2. You asked something about piles mounding up in back. I thought of something that might work for that. (though I’m not entirely clear on what you’re looking for) If you make some elmers glue/water like I mentioned above you could soak some white bedsheets in it and spread sand on their surface. When they dry you could drape them on the ground and every new shot just lift them higher with random objects. That should create a convincing enough background if you mess with you depth of field to blur the background.

      3. I’m forgetting now, but I think you asked for a shot that sounded like a classic zoom out to reveal landscape type shot. If you shot in a quarry that wouldn’t be a problem.

    • #162891

      thanx both for the suggestions…

      I’m using Premier elements for editing (i told you it was basic). I’ve not yet played with it garbage matte, I’ll have to check and see if it has one.

      Dang, Jonathan, that was a lot of writing. I’ve looked around and although there is a quarry about 5 miles or so from my house, the shots are supposed to take place in somebody’s backyard. The final shot is sort of a comedic reveal of an impossible amount of sand in the backyard. If I can do it, I’ll try compusolver’s suggestion of using a photoshop elements edited still.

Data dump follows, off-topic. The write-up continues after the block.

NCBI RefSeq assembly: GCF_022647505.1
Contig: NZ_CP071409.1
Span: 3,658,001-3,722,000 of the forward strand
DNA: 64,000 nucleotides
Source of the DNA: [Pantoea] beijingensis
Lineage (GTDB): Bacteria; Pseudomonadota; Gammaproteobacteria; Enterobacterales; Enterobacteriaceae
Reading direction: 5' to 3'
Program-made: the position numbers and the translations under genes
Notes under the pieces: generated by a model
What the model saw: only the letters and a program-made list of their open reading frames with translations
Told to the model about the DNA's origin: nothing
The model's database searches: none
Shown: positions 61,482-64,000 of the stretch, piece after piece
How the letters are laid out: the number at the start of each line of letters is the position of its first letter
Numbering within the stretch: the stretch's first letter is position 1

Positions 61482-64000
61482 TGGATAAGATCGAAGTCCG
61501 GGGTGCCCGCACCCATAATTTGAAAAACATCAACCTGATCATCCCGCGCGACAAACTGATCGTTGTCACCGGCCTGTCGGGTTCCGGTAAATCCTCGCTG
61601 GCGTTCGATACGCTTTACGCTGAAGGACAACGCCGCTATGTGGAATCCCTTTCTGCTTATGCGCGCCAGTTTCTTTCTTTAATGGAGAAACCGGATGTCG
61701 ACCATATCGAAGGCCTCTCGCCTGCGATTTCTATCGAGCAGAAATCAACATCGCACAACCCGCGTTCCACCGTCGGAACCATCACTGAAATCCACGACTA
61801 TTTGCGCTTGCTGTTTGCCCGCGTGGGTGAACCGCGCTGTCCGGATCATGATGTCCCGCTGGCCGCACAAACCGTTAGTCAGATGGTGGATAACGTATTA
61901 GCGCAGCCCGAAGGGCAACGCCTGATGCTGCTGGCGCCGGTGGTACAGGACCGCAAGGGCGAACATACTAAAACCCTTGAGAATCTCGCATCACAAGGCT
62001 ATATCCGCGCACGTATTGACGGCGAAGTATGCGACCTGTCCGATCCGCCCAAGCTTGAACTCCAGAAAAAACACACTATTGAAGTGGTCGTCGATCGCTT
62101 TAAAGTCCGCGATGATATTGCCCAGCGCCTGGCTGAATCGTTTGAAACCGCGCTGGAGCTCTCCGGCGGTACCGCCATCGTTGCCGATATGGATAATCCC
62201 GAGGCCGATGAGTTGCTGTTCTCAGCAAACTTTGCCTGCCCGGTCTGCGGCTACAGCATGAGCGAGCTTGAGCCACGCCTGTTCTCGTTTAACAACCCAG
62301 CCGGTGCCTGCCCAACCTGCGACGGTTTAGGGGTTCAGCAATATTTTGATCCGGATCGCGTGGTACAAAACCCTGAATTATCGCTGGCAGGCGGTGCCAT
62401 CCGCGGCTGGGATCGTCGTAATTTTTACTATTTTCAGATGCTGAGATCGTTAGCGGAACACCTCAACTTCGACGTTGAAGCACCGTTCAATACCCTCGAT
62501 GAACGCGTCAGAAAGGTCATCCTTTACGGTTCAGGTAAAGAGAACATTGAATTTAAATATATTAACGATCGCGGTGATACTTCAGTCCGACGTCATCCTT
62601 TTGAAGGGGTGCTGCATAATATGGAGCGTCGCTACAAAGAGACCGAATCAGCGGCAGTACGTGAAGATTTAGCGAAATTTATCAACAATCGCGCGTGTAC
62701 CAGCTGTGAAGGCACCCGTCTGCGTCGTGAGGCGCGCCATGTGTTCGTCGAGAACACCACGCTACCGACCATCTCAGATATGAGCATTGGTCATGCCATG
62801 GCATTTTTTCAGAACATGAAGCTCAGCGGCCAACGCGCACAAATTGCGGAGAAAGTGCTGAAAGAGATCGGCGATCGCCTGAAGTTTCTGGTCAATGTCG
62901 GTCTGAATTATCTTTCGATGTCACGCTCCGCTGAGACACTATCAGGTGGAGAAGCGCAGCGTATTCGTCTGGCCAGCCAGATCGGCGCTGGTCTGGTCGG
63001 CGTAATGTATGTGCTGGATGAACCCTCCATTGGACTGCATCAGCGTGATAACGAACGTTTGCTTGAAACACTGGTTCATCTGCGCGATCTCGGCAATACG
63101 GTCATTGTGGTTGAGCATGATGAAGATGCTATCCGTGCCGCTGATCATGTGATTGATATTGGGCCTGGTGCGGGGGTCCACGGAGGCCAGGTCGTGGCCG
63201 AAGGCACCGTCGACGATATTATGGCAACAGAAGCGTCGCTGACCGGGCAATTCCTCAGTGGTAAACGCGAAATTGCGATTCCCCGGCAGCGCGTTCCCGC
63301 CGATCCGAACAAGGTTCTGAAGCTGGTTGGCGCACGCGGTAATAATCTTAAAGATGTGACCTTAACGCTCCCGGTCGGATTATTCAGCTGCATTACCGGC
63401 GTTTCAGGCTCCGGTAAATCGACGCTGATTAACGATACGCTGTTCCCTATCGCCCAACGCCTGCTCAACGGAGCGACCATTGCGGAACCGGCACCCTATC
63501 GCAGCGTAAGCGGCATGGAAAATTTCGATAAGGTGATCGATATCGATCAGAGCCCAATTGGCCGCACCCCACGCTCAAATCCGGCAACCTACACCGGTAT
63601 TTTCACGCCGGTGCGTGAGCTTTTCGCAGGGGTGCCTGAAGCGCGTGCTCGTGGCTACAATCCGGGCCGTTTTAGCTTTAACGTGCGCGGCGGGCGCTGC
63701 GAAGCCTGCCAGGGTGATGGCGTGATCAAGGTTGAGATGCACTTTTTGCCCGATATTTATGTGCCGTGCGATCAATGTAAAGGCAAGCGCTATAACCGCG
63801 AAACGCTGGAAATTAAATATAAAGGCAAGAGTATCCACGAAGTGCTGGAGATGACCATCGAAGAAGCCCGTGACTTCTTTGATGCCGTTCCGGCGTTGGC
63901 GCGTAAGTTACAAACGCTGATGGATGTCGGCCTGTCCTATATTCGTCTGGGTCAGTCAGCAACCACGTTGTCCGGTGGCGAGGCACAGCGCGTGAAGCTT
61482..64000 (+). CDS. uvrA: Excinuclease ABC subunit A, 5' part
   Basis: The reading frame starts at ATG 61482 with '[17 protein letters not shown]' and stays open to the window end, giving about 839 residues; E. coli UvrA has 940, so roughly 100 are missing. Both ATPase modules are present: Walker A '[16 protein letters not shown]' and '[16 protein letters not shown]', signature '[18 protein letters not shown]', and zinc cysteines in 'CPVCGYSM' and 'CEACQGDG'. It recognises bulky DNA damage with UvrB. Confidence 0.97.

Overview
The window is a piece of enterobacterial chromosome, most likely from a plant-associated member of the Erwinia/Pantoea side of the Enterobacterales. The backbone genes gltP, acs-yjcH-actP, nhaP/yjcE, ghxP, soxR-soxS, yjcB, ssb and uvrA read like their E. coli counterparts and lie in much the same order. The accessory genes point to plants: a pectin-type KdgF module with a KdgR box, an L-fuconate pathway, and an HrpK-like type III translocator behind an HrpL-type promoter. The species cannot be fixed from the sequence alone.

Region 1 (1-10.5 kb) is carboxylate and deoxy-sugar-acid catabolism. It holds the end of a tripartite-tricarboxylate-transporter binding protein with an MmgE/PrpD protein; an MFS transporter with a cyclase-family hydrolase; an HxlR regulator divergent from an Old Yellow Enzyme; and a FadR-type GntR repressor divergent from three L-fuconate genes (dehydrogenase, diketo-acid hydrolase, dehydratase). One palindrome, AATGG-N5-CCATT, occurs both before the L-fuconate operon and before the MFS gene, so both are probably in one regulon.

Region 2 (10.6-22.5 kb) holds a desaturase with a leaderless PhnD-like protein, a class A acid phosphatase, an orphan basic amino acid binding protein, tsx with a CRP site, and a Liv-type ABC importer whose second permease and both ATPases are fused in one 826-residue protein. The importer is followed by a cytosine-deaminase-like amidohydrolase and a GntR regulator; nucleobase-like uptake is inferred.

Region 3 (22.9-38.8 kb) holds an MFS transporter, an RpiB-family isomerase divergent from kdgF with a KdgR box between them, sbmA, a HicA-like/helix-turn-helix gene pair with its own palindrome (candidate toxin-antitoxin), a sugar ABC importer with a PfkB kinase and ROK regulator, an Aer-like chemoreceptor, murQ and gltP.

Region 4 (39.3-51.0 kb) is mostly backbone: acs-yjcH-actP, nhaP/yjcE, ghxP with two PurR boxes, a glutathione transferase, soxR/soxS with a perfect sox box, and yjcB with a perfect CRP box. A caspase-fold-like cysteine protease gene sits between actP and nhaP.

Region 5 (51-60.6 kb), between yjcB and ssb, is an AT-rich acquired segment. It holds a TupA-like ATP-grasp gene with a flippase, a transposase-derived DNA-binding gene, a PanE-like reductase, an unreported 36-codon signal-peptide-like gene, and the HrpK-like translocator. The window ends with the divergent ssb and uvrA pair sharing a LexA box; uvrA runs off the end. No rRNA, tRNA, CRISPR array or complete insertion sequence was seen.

That first suggestion seemed feasible, I guess no matter what I do, i’ll have to experiment. I’ve found ace hardware great for grabbing random things like that plexiglass you talked about. I’m not sure whether the glue thing sounds right or not though.

      umm, one other question I had is… Is there anyway to protect my wideangle lense from getting dirt on it. the end doesn’t have a place to screw in a filter or anything. would it be stupid to build a protective matte box, like thing?

    • #162892

      How about building a miniture of the back yard? Then you could get away with 50lbs of sand. Do a very high overhead shot of your digger on a green screen then you can add him into the miniture in post.

      For the under the ground shot, maybe an aquarium would work. The potential problem for that shot is the shovel may scratch the glass or plexiglass. You might try putting some black “Polyshield” on the sharp edge of the shovel for this shot. Polysheild is a liquid type rubber that is normally used to coat the handles of tools. You just dip it in there and it dries to a solid rubber.

      Good Luck!


    • #162893

      Dan Selakovich Wrote:

      For the under the ground shot, maybe an aquarium would work. The potential problem for that shot is the shovel may scratch the glass or plexiglass.

      Or use a mirror.

    • #162894

      Flippin’ A
      Whatever happened with this?

      I put far to much time and thought into that post up there, dang.